China’s media realities clash over truth about war in Ukraine | Russia-Ukraine war News
More than 10,000 Chinese were in Ukraine when Russia invaded on February 24, 2022.
The “unlimited friendship” Russian President Vladimir Putin and his Chinese counterpart Xi Jinping declared that between their two countries three weeks before the invasion did not prevent the Chinese people from suddenly finding themselves in a war zone.
Although the Chinese leadership appeared to have been taken aback by the Russian invasion like the rest of the world, that shock did not translate into condemnation of Moscow’s actions, then or now.
Days after the invasion, China’s state-run People’s Daily posted a message on Chinese social media platform Weibo in which Beijing’s embassy in Kyiv urged its citizens in Ukraine to solidarity in the context of the worsening situation.
The People’s Daily – along with most of China’s new media – was then united in support of Russia and the Ukraine war.
More than a year on, Chinese media coverage of the war is still going strong echoes Moscow’s narrative and sometimes just “copy and paste” Russian war propaganda.
Yu-Ling Song, 24, from Xiamen told Al Jazeera: “I gave up trying to understand what was going on.
There is a version of the war reported by the Chinese media and the Chinese people, Song said, and a very different version from the Western media and her Western friends.
It has left her very confused, she added.
Different media reality
Hsin-yi Lin from Shanghai has not given up completely trying to understand the situation in Ukraine. But she concluded when it comes to war, China exists for a information bubble cut off from the rest of the world.
“I think most Chinese people don’t pay attention to it because they don’t pay attention to the war or they just get news about it from the Chinese media,” she told Al Jazeera.
“But if you can see beyond the firewall [a term used to describe China’s draconian censoring of the internet]you see that war is talked about very differently and reported very differently in the international and western media,” she told Al Jazeera.
At the very beginning of the invasion, China’s state broadcaster CCTV claimed that the United States was funding the development of biological weapons in Ukrainian laboratories. It was also reported that Ukrainian President Volodymyr Zelenskyy had left Kiev after the first wave of Russian attacks.
Chinese media then critically relayed Russian assertions about reports of torture and murder of Ukrainians. civilians in the town of Buchanear Kiev, is “fake news”.
All the while, the invasion was and still is called a “special military operation”, as it is in the Russian media.
Despite repeated statements by Chinese leaders that China is a neutral party During Russia’s war with Ukraine, the country’s state media are not an impartial observer of the conflict.
Brian Tang from Guangzhou mainly updated about the war through foreign media.
According to the 33-year-old, that means he cannot discuss the war with most people in his life as they mainly get information from Chinese television and Chinese online news, making them no information or completely different information about the war than he has.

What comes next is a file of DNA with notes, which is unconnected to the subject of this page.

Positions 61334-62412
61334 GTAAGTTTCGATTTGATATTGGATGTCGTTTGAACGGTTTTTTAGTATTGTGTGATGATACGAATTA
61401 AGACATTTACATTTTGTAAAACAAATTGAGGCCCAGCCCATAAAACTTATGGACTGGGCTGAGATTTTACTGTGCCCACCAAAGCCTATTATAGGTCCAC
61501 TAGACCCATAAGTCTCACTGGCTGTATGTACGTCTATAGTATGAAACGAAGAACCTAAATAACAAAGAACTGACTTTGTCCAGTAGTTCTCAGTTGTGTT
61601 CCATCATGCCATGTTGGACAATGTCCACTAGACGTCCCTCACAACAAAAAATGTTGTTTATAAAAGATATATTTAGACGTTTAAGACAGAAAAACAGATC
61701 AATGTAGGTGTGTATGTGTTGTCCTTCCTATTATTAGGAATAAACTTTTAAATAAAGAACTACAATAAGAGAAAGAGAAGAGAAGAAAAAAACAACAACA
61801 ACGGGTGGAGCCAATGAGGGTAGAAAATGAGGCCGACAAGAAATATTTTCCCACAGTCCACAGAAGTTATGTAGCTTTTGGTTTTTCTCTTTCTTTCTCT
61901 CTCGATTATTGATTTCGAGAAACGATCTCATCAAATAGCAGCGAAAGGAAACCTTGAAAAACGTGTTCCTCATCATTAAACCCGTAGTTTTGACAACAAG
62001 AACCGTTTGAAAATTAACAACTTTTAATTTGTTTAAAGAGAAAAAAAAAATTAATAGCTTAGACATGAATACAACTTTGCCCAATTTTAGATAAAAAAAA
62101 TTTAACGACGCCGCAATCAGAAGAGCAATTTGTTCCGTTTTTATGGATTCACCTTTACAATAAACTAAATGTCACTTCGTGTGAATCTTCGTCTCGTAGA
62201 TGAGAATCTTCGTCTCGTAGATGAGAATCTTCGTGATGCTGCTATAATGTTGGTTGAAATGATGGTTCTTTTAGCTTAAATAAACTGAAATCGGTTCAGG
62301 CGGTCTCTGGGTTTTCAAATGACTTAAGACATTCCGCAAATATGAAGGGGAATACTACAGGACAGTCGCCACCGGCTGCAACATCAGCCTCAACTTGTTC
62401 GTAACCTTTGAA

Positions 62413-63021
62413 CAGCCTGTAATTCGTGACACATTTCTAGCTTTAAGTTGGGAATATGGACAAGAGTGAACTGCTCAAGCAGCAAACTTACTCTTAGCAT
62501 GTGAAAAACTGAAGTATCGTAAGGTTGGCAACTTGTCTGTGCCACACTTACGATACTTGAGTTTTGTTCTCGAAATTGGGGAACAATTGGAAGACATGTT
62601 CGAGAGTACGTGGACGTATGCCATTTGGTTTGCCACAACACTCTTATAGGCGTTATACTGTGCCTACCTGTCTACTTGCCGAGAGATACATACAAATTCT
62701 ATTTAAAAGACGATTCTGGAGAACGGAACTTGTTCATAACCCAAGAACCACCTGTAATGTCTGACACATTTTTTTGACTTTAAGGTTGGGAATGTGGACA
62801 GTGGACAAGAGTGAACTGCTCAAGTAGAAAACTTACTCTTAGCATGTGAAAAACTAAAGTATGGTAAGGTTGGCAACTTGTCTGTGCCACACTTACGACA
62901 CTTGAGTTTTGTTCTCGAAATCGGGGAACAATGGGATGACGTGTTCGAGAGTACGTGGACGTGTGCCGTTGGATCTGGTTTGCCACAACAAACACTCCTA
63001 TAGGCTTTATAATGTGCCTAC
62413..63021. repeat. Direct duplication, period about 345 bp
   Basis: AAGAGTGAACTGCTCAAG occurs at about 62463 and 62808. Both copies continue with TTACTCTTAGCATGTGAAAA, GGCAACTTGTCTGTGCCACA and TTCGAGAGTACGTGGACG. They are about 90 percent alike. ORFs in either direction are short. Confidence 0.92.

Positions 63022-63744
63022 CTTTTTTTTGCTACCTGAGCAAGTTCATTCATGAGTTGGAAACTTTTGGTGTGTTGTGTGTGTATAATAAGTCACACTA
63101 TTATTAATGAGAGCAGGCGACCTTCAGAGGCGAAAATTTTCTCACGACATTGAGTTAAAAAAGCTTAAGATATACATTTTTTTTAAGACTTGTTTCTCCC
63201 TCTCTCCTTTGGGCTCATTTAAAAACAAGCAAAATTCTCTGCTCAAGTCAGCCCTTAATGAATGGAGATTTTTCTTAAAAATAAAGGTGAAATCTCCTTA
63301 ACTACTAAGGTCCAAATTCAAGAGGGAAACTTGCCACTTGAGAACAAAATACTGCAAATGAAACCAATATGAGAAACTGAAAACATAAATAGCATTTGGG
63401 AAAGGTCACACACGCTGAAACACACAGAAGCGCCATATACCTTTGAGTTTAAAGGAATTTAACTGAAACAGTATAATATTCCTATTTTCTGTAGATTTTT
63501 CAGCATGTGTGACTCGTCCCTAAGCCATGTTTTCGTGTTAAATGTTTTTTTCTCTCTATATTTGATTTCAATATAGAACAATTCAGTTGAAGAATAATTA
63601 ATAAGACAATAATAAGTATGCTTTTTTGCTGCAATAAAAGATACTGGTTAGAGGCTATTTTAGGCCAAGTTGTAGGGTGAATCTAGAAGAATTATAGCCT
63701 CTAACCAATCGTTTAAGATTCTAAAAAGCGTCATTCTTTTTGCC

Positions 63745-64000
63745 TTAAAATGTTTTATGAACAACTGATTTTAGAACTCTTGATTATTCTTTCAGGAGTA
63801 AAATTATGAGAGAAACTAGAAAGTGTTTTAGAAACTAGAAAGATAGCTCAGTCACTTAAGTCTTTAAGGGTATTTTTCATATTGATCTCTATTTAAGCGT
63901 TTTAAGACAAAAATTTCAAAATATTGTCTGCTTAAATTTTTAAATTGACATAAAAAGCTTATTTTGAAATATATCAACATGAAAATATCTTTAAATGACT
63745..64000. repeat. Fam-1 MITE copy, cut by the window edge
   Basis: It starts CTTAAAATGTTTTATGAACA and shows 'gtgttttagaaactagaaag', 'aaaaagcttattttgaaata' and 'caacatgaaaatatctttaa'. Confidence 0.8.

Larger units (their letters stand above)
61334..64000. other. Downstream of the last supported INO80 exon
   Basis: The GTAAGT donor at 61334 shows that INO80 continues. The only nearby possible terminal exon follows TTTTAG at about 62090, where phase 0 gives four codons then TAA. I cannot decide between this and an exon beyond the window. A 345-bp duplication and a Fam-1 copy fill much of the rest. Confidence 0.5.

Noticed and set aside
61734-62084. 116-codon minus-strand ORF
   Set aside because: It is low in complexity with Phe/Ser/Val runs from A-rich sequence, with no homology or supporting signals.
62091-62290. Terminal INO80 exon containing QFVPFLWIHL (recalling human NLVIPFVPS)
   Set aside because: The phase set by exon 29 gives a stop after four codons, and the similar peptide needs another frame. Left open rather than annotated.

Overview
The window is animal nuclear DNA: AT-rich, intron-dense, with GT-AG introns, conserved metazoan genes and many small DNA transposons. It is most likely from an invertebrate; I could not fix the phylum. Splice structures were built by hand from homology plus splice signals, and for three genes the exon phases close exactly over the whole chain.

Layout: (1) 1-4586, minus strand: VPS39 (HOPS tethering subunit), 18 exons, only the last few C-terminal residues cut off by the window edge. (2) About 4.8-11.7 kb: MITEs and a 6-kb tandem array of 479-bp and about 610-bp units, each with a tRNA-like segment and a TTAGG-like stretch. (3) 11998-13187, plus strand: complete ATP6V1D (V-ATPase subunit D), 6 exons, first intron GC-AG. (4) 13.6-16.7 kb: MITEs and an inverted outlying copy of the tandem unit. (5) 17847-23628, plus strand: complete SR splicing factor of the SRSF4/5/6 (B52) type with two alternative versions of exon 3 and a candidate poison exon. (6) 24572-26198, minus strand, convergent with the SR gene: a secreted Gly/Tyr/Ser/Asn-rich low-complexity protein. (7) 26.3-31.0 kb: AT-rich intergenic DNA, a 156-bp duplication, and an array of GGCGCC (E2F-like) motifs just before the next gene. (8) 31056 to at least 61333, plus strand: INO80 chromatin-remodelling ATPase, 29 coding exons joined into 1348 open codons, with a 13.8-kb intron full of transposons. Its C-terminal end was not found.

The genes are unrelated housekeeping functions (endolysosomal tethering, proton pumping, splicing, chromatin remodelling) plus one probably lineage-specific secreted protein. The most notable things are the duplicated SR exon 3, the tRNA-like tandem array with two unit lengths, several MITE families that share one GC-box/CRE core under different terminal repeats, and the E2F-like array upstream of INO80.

“That means you not only have different opinions, but you also have different realities,” says Tang.
It also doesn’t help, he said, to turn to Chinese social media to share his thoughts on the war. “What is the problem?” he asked eloquently.
“Your posts could be deleted by the censors and your account could be suspended or worse.”
At the beginning of the war, some public figures and university professors in China shared their views criticizing the Russian invasion, but their posts were quickly censored and several online accounts. society has been deleted.
Big geese become weak geese
However, despite the censorship and information bubble, both Lin and Tang noticed a change in the way the Russian invasion was handled on Chinese social media.
Lin saw some anti-war comments on Chinese social media when the war first broke out, but most of the posts she read were pro-Russian and anti-Western.
“Now, I think there are more posts and comments criticize Russia than before, and they also last longer before being removed by censors,” said Lin.
Lin and Tang have also seen a shift in online discussions of the war, with the term “weak goose” becoming more common in posts and comments on Chinese platforms. Russia is often informally referred to as “big goose” in China because the Chinese word for “Russia” and the word “goose” sound the same.
“When Russia first attacked Ukraine, we all heard that the Russians would win very quickly because people thought they were too strong and the Ukrainians were too weak,” explains Tang.
But as the Russian offensive quickly bogged down, it turned out that the “big goose” wasn’t as strong as one might think – it was, in fact, a “weak goose,” says Tang.
Censorship or not, Lin says it’s clear to most people that the war will not be in Russia’s favor, which has led some Chinese to drop their support.
“They were expecting a short fight and now nobody knows how long it will last,” she said.
And as the war drags on, Tang believes that what is posted on Chinese social media and what is reported in the Chinese media will become less and less important.
“In the end, the Chinese people will just want the war to end,” he said.
*Names of interviewees have been changed to accommodate the request for anonymity.